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Republican Sen. Jeff Flake Forces A Delay In Senate Vote On Kavanaugh


The Senate Judiciary Committee began this morning with an early vote scheduled on whether to send the Supreme Court nomination of Brett Kavanaugh to the Senate floor. Then came a dramatic confrontation by the Senate elevators, a partial walkout by Democrats and a surprise finish from the senator in the middle, Arizona Republican Jeff Flake.

NPR's legal affairs correspondent Nina Totenberg has been following this all day. She's in the studio now. Hey there, Nina.


CORNISH: So first just walk us through what happened in the first part of the morning.

TOTENBERG: Well, this is one of those days, Audie, that reporters really live for, with more twists and turns than a rat's maze. And we're not rats, but we still don't know any more than the rat does how this is going to end up. The day started with Republican Senator Flake of Arizona, who's one of the critical undecided votes or was one of the undecided votes. He announced this morning that he would vote to confirm Kavanaugh, but Flake, who has clearly been agonizing about Christine Blasey Ford's allegations, then walked into an elevator and found himself face-to-face with two women who told him that they were sexual assault survivors.


UNIDENTIFIED PERSON: If they have told the truth, they're just going to help that man to power anyway. That's what you're telling all of these women. That's what you're telling me right now. Look at me when I'm talking to you. You're telling me that my assault doesn't matter.

TOTENBERG: Meanwhile, back at the Senate Judiciary Committee, Republicans were in the process of ramming through what they thought was a safe committee vote. Republicans repeatedly said that they believed Ford was sexually assaulted by someone, but they believed Kavanaugh when he said it wasn't him. Here, for instance, is Lindsey Graham of South Carolina.


LINDSEY GRAHAM: All I can say about Ms. Ford - I feel sorry for her, and I do believe something happened to her. And I don't know when and where, but I don't believe it was Brett Kavanaugh.

TOTENBERG: That only served to infuriate ranking Democrat Dianne Feinstein.


DIANNE FEINSTEIN: While the Republican strategy is no longer attack the victim, it is ignoring the victim.

TOTENBERG: And Amy Klobuchar, Democrat of Minnesota, her voice shaking with anger, recalled the many times that the committee has in the past sought a further FBI investigation to gather more facts when the committee receives a new allegation.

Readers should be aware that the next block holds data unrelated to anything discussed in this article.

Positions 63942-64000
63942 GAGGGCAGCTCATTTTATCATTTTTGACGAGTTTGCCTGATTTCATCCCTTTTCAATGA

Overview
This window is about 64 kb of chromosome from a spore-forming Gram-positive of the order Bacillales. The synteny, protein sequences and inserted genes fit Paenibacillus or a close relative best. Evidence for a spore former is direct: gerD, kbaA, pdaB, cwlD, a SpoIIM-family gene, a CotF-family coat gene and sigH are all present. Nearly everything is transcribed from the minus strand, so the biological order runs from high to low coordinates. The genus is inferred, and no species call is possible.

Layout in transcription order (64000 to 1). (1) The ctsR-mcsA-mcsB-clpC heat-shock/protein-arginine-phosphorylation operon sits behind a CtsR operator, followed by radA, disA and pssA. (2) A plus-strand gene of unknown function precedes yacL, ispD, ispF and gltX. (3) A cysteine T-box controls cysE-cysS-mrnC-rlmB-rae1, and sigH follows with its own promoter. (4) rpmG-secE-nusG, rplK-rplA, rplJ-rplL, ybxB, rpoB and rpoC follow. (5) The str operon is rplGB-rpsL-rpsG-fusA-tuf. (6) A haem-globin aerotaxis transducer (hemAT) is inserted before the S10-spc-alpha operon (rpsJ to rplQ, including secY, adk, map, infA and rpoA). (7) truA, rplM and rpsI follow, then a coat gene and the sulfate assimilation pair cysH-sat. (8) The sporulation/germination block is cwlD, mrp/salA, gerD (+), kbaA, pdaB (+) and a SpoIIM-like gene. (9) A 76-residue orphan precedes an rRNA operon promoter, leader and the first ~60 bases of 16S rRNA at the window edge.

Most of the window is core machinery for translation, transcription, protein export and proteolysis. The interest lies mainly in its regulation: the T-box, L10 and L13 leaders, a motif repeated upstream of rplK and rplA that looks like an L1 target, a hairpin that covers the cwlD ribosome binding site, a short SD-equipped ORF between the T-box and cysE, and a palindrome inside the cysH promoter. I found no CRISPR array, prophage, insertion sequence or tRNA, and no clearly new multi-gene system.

AMY KLOBUCHAR: I for one don't want to live in an evidence-free zone. We need this information. I would submit to my friends across the aisle this is not a he said, she said. This is a he said, they said.

CORNISH: And we'll hear more from Senator Amy Klobuchar in just a few minutes. But, Nina, with the nomination appearing to be basically a done deal, what do you think changed?

TOTENBERG: Well, it was still on track in the morning, and Republicans voted to call a vote at 1:30 in the afternoon. But when 1:30 came and went and 1:40 came and went and 1:50 - well, it was clear something was going on. And soon the committee reassembled with a stunning statement from Senator Flake. The man who began the day saying he would vote to confirm Kavanaugh announced he had a caveat.


JEFF FLAKE: This country's being ripped apart here, and we've got to make sure that we do due diligence. I think this committee has done a good job, but I do think that we can have a short pause and make sure that the FBI can investigate.

TOTENBERG: By this afternoon, with several key senators joining Flake, the Republican leadership agreed to a delay on the vote for a week. And Trump said he would order that immediately, which he did just this afternoon. There were some immediate consequences. Mark Judge, the man who Ford says was in the room when Kavanaugh attacked her now says he will cooperate with the FBI. And until now, he'd refuse to answer questions from the Judiciary Committee and yesterday sent a letter to the committee saying he has no memory of such an event.

CORNISH: What exactly are the parameters of the FBI investigation?

TOTENBERG: That's sort of the $64,000 question. It's still to be determined. It's unclear whether the FBI will talk to corroborating witnesses who Ford confided in long before the Kavanaugh nomination. It's also unclear whether the Bureau will investigate other allegations against Kavanaugh, including one from a Yale classmate.

CORNISH: Now, you've covered lots of Supreme Court nominations. What does this mean?

TOTENBERG: I always say that confirmation hearings even when they seem predictable are not. Anything can happen in a confirmation. And indeed Brett Kavanaugh looked like a sure bet for confirmation just two weeks ago. And I still wouldn't bet against him. There's no doubt that Mitch McConnell will do everything in his power - he's the majority leader - to push the Kavanaugh nomination through. For Republicans and McConnell in particular, this is the moment they've been - worked for for 40 years, conservative control of the court.

CORNISH: That's NPR's Nina Totenberg. Transcript provided by NPR, Copyright NPR.

Nina Totenberg is NPR's award-winning legal affairs correspondent. Her reports air regularly on NPR's critically acclaimed newsmagazines All Things Considered, Morning Edition, and Weekend Edition.
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